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France

Hollande promises rail investment following deadly derailment

media A crane has been brought in to remove overturned train carriages at Brétigny-sur-Orge station. Reuters/Gonzalo Fuentes

The French President, François Hollande, has promised more investment in France’s ageing regional rail network after six people died in a deadly derailment on Friday. As the investigation begins, questions are being asked about the level of investment in rail infrastructure.

Speaking at a traditional televised interview following a military parade in the centre of Paris to celebrate Bastille Day, Hollande said the accident highlighted equipment failure on the network.

“The first conclusion we can make is to prioritise investment on classic lines, the intercity [network],” he said. “We need to do a lot more to maintain the existing classic lines.”

Sixteen people remain in hospital after the intercity train from Paris to Limoges derailed and crashed at Brétigny-sur-Orge south of the capital. The rail operator SNCF said a loose “fishplate” or joint bar between two rails detached and blocked a switch track, causing it to fail.

A 700-tonne crane has started removing the wreckage from the train station.

Fatal derailment at Brétigny-sur-Orge: key points

• Four men and two women between 19 and 82 years old died.

• Nine people seriously injured.

• SNCF officials believe a faulty fishplate joining two tracks near a switch track became detached and may have caused the accident.

• SNCF has ordered checks on 5,000 similar fishplates across the network.

• In May and June, SNCF carried out maintenance work on a switch track at Brétigny-sur-Orge but SNCF said it was not on the same track as the one where the train derailed.

• There will be three investigations: a judicial investigation, one by the SNCF, and a third by the Transport Ministry.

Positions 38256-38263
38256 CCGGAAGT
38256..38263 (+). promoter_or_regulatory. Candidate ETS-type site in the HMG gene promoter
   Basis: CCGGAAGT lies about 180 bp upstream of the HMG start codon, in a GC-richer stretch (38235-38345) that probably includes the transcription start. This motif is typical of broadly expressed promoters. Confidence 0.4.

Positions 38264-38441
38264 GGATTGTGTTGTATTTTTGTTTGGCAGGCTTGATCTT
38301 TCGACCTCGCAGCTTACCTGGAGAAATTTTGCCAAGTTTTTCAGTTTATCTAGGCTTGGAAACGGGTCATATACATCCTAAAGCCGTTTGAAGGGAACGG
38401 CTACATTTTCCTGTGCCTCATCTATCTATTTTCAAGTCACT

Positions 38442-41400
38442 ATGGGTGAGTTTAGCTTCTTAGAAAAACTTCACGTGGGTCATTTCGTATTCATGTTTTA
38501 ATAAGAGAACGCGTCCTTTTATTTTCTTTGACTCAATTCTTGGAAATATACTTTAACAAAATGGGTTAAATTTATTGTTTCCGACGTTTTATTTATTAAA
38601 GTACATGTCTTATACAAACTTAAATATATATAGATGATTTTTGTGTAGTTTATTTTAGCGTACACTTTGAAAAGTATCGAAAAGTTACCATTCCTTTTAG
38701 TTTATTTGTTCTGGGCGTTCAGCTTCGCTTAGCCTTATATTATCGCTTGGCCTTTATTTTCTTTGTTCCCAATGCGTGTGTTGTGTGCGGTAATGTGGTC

Questions are already being asked about the state of France’s regional train network. While the high-speed TGV network is France’s pride and joy, the Transport Minister, Frédéric Cuvillier, conceded on Saturday that traditional rail infrastructure has been degrading over the past few years.

Willy Colin, a spokesman for the Association of rail commuters (Avuc), accused authorities of prioritising the TGV network to the detriment of regional trains.

“It was a known problem. Even the CEO of SNCF, Guillaume Pepy, acknowledged it when he published a list of the most dilapidated train lines back in January 2011, and the tracks this Intercity was on are part of this list. So the question we are asking now is: what has happened since January 2011? Were any repairs made?”

“Also, it’s on these tracks that the most dilapidated trains are running. Because of how it was designed, the risk for an Intercity to derail is much higher than for a TGV,” he added.

In 2012, an audit by the Swiss Federal Institute of Technology in Lausanne found that 10 to 20 percent of France’s rail lines have passed their use-by date. The company in charge of rail infrastructure, Réseau ferré de France (RFF), estimated in 2005 that the average age of the major rail lines is around 20 years old. RFF has spent more than two billion euros since 2011 on upgrades.

Under pressure from consumer groups and unions, the French Prime Minister, Jean-marc Ayrault, announced last week that investment in the TGV network will be pushed back to 2030, with the focus switching instead to modernising existing lines.

Five hundred million euros will be spent between 2015 and 2025 to upgrade the ageing intercity rail stock.

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